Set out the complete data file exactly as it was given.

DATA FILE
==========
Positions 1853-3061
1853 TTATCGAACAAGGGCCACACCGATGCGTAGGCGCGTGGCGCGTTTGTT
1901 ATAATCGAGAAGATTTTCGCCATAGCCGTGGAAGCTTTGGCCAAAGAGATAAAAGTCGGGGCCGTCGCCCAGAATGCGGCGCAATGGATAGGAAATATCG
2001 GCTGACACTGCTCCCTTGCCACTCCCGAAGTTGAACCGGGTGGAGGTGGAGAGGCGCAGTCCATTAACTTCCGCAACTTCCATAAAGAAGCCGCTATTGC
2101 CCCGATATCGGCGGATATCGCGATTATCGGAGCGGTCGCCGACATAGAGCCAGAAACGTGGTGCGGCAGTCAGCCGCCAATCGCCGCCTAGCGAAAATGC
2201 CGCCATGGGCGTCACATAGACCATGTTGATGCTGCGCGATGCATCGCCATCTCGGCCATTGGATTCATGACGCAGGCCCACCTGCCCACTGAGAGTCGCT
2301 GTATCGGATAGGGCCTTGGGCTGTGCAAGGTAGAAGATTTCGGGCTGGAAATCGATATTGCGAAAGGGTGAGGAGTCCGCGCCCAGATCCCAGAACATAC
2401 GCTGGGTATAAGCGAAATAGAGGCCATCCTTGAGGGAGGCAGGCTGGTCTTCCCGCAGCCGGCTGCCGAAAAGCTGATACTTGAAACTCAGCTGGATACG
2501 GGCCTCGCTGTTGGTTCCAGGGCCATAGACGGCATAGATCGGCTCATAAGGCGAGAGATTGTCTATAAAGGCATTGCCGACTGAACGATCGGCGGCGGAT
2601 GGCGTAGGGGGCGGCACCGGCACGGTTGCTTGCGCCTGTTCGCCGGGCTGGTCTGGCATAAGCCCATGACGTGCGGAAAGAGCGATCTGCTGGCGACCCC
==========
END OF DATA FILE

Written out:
Positions 1853-3061
1853 TTATCGAACAAGGGCCACACCGATGCGTAGGCGCGTGGCGCGTTTGTT
1901 ATAATCGAGAAGATTTTCGCCATAGCCGTGGAAGCTTTGGCCAAAGAGATAAAAGTCGGGGCCGTCGCCCAGAATGCGGCGCAATGGATAGGAAATATCG
2001 GCTGACACTGCTCCCTTGCCACTCCCGAAGTTGAACCGGGTGGAGGTGGAGAGGCGCAGTCCATTAACTTCCGCAACTTCCATAAAGAAGCCGCTATTGC
2101 CCCGATATCGGCGGATATCGCGATTATCGGAGCGGTCGCCGACATAGAGCCAGAAACGTGGTGCGGCAGTCAGCCGCCAATCGCCGCCTAGCGAAAATGC
2201 CGCCATGGGCGTCACATAGACCATGTTGATGCTGCGCGATGCATCGCCATCTCGGCCATTGGATTCATGACGCAGGCCCACCTGCCCACTGAGAGTCGCT
2301 GTATCGGATAGGGCCTTGGGCTGTGCAAGGTAGAAGATTTCGGGCTGGAAATCGATATTGCGAAAGGGTGAGGAGTCCGCGCCCAGATCCCAGAACATAC
2401 GCTGGGTATAAGCGAAATAGAGGCCATCCTTGAGGGAGGCAGGCTGGTCTTCCCGCAGCCGGCTGCCGAAAAGCTGATACTTGAAACTCAGCTGGATACG
2501 GGCCTCGCTGTTGGTTCCAGGGCCATAGACGGCATAGATCGGCTCATAAGGCGAGAGATTGTCTATAAAGGCATTGCCGACTGAACGATCGGCGGCGGAT
2601 GGCGTAGGGGGCGGCACCGGCACGGTTGCTTGCGCCTGTTCGCCGGGCTGGTCTGGCATAAGCCCATGACGTGCGGAAAGAGCGATCTGCTGGCGACCCC